• When I fly I also take my EMPTY water bottle with me and fill up at a water fountain. It holds 34 ounces so I know how much I am drinking.
  • If you want to save a little money on water when you fly, I just recently discovered something. You are NOT allowed to take a water bottle through security that has any liquid in it, but you CAN take an empty water bottle through. :) So my last couple flights I take my own empty water bottle. Once past security I fill it up at a water fountain and save a ton of money! I don't know why I never thought of this sooner... :)
  • My relatives live 500 miles away so we take lots of auto road trips. I always take bottled water and a small tote bag of portable snacks (nuts, fruit, granola bars, etc.) and I take a small plastic bag for the trash. At vacation time, it has become a family ritual to picnic at a rest stop on the way to our vacation spot. We also rent a condo with a full kitchen. I don't cook on vacation but at least we can store fresh fruit and veggies, milk for cereal, etc.
  • My sister and I went to Hawaii some years ago. Occasionally ate out but the instant we got in headed to a large store and picked up peanut butter, a cooler, and appropriate fstaple foods to keep us going. We treated our cooler as a picnic kitchen. Cooler is good in tropics to keep local critters from joining in, and you can donate it to goodwill or some such before you leave. Hawaii and Alaska have great fun places to eat so once in a while out is great, but expensive, indeed it can be. So... we saved money and did some portion management from our cooler.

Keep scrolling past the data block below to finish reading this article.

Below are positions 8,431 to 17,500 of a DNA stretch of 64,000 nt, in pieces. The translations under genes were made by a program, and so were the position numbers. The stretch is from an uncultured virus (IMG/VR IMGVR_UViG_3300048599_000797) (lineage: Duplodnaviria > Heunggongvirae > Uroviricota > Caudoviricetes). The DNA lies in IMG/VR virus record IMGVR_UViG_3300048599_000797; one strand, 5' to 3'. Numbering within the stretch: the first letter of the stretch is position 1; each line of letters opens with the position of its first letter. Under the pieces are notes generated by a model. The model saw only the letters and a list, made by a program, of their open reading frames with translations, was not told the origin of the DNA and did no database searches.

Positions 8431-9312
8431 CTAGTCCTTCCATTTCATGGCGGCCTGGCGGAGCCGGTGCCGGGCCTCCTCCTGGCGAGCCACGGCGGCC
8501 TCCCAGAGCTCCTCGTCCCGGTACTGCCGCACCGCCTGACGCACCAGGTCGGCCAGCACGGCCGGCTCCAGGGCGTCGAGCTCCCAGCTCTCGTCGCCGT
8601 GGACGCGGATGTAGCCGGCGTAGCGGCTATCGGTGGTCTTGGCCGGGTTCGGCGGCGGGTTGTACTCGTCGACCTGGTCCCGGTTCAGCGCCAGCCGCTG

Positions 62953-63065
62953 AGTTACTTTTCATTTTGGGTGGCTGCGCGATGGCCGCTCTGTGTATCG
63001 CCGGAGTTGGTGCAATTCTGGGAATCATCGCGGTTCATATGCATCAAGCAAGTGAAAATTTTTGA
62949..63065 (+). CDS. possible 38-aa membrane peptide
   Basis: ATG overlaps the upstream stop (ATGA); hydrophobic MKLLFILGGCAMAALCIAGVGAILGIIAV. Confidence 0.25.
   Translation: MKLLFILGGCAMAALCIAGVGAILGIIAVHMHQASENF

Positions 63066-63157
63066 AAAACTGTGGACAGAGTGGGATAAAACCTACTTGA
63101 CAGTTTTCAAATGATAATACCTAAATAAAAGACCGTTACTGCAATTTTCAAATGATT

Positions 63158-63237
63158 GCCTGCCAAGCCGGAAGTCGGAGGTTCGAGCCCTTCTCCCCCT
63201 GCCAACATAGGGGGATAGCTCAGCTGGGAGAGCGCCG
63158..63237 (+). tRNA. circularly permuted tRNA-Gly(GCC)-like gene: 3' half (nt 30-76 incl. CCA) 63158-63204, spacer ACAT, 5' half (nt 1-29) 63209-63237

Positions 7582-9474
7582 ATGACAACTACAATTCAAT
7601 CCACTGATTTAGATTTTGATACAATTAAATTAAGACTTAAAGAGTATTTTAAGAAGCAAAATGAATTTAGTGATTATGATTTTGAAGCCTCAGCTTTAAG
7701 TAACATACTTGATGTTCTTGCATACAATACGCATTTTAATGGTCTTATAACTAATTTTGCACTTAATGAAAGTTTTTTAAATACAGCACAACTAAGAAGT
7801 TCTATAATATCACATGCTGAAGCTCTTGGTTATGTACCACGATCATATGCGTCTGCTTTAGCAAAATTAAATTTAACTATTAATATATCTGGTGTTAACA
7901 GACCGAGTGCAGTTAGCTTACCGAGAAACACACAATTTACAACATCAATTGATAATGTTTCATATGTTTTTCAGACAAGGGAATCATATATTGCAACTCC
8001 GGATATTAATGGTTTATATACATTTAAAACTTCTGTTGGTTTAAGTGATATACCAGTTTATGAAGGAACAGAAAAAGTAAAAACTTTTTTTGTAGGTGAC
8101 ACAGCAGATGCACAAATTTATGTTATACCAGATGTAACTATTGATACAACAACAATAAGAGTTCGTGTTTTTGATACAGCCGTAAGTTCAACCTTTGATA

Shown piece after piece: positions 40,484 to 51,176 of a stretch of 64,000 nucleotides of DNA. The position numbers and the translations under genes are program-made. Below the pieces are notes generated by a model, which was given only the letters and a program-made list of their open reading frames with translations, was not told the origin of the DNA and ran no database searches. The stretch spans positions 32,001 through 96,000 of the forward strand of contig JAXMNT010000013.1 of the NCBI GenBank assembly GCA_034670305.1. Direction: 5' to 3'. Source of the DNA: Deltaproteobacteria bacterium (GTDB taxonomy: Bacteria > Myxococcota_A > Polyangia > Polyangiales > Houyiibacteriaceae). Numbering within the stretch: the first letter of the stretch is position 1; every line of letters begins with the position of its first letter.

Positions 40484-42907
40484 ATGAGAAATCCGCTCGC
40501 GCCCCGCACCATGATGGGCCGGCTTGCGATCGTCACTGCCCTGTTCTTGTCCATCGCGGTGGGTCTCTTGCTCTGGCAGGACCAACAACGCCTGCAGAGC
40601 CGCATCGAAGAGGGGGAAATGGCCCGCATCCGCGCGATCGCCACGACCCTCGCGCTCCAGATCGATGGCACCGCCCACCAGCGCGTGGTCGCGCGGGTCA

• I just completed a three day drive from New Jersey to New Mexico, 2000 miles, with a friend addicted to fast food restaurants. I packed healthy foods and a case of water in the truck, but never opened the food because it was so easy to eat on the road.


    At a pancake house, the cook was willing to make me two poached eggs on a Romaine lettuce salad with excellent tomatoes, cucumbers and red peppers. The eggs acted as a salad dressing.

    At a taco joint, I had several tacos; I ate the chicken, beef, lettuce, and salsa and left the rest.

    We drank plenty of water and snacked on reduced fat cheese sticks from Kraft.

    On planes, I drink only bottled water and never, ever, use the ice which has a very checkered reputation.

    Regards, Bob